High cholesterol doesn't just affect adults. Credit: Getty Images
Does your teen have high cholesterol? Before you say, "Of course not," consider this: A national survey of blood-cholesterol levels in U.S. teenagers found that more than 20 percent of 12- to 19-year-olds had at least one abnormal blood fat level
. And that number jumped to 43 percent among adolescents who are considered obese.
Once thought to be a condition isolated to the middle-aged and elderly, doctors now realize high cholesterol is a problem among the young, as well. Worried experts point out that this is just another health threat posed by the nation's growing level of obesity -- others include high blood pressure, diabetes, arthritis and more.
"The current epidemic of childhood obesity makes this a matter of significant and urgent concern," says Ashleigh May, an epidemic intelligence service officer with the federal Centers for Disease Control and Prevention's division for heart disease and stroke prevention, who led the analysis.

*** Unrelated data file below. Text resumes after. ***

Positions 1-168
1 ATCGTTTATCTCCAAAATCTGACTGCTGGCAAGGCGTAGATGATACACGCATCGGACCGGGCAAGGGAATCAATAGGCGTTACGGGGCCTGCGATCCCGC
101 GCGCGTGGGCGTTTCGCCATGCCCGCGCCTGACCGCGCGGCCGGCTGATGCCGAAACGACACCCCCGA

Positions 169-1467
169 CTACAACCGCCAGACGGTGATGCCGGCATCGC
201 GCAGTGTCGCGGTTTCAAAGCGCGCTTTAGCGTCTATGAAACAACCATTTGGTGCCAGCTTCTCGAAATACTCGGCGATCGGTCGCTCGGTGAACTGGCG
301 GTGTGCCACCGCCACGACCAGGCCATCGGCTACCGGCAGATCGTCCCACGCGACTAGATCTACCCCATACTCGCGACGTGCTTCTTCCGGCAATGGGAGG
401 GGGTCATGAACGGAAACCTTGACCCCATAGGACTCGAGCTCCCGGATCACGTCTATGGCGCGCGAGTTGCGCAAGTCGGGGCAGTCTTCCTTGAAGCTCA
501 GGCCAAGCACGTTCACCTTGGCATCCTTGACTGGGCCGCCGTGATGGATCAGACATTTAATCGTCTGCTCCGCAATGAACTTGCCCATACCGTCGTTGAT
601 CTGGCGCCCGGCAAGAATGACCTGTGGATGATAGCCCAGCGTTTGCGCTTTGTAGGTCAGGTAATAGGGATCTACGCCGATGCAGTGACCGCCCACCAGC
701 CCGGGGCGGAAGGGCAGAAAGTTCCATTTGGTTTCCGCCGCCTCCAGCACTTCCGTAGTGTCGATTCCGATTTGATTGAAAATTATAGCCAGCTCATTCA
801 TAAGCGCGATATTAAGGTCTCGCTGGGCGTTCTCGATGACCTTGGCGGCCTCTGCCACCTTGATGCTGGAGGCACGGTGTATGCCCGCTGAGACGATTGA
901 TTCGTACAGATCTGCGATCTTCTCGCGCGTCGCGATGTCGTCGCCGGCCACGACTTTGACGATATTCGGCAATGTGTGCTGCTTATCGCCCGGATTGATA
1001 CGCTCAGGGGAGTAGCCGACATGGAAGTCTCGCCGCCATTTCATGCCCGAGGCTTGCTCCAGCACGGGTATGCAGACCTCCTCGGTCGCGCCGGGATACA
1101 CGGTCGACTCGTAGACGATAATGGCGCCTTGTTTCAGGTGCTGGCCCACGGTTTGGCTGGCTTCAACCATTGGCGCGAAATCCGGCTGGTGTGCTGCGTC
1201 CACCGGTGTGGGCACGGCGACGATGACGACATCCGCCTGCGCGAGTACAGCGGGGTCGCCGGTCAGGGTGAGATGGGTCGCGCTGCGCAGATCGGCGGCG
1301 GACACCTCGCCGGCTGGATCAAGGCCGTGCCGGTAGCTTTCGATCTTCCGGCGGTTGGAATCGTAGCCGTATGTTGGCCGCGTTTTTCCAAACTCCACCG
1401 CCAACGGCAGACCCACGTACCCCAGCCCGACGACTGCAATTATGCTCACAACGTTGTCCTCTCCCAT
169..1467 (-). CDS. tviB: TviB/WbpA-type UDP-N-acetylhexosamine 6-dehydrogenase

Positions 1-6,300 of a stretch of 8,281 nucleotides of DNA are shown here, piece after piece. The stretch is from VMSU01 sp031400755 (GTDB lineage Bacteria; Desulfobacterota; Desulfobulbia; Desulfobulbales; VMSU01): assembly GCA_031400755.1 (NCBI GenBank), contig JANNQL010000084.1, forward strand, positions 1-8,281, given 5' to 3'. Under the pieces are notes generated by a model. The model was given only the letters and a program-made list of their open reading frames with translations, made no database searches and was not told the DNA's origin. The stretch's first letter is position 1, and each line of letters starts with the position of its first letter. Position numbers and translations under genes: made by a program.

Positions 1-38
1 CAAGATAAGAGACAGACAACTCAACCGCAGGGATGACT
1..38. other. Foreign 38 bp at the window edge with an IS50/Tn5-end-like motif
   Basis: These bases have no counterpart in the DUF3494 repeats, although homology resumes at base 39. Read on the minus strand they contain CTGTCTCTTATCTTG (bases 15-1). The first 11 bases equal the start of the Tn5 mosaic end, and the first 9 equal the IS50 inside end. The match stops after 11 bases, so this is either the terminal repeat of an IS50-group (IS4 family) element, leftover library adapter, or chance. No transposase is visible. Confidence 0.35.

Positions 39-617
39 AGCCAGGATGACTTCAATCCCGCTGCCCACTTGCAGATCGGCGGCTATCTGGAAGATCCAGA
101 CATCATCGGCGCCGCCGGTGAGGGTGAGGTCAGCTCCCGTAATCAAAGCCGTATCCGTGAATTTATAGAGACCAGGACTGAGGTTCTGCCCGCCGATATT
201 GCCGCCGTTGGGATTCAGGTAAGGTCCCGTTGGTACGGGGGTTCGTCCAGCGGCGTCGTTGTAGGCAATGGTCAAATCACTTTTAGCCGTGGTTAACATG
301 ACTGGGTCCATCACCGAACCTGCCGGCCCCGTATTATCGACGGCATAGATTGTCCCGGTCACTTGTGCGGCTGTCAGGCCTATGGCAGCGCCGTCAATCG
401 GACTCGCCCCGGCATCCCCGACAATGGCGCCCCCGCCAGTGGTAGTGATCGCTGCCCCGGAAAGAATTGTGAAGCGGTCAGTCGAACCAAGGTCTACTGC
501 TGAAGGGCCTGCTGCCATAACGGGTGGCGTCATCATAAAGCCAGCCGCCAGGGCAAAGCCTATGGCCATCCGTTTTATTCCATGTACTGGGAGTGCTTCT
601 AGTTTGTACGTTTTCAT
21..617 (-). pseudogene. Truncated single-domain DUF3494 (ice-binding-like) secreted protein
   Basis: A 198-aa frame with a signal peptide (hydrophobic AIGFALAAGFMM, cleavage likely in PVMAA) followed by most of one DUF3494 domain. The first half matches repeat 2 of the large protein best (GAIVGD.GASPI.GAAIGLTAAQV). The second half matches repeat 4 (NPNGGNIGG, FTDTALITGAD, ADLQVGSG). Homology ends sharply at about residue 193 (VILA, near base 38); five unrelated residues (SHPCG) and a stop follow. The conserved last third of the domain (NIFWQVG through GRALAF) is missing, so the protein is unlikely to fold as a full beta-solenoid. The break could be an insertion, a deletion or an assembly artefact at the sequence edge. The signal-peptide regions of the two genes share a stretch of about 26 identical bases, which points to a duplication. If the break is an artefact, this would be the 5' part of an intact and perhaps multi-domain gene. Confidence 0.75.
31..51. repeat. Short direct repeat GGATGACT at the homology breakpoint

The findings give extra support to 2008 guidelines from the American Academy of Pediatrics, which recommend more aggressive cholesterol testing
and intervention in kids, particularly the overweight and obese. These guides created controversy because they suggested testing children as young as 2 and treatment for children as young as 8 (previous guides said children should be older than 10 before medication was considered.)
Obesity among American youths has increased from 5 percent to more than 17 percent in the last three decades. With that in mind, the study's authors suggest clinicians be aware of these new guidelines.
And parents should be, too.
Related: High Cholesterol and Coronary Artery Disease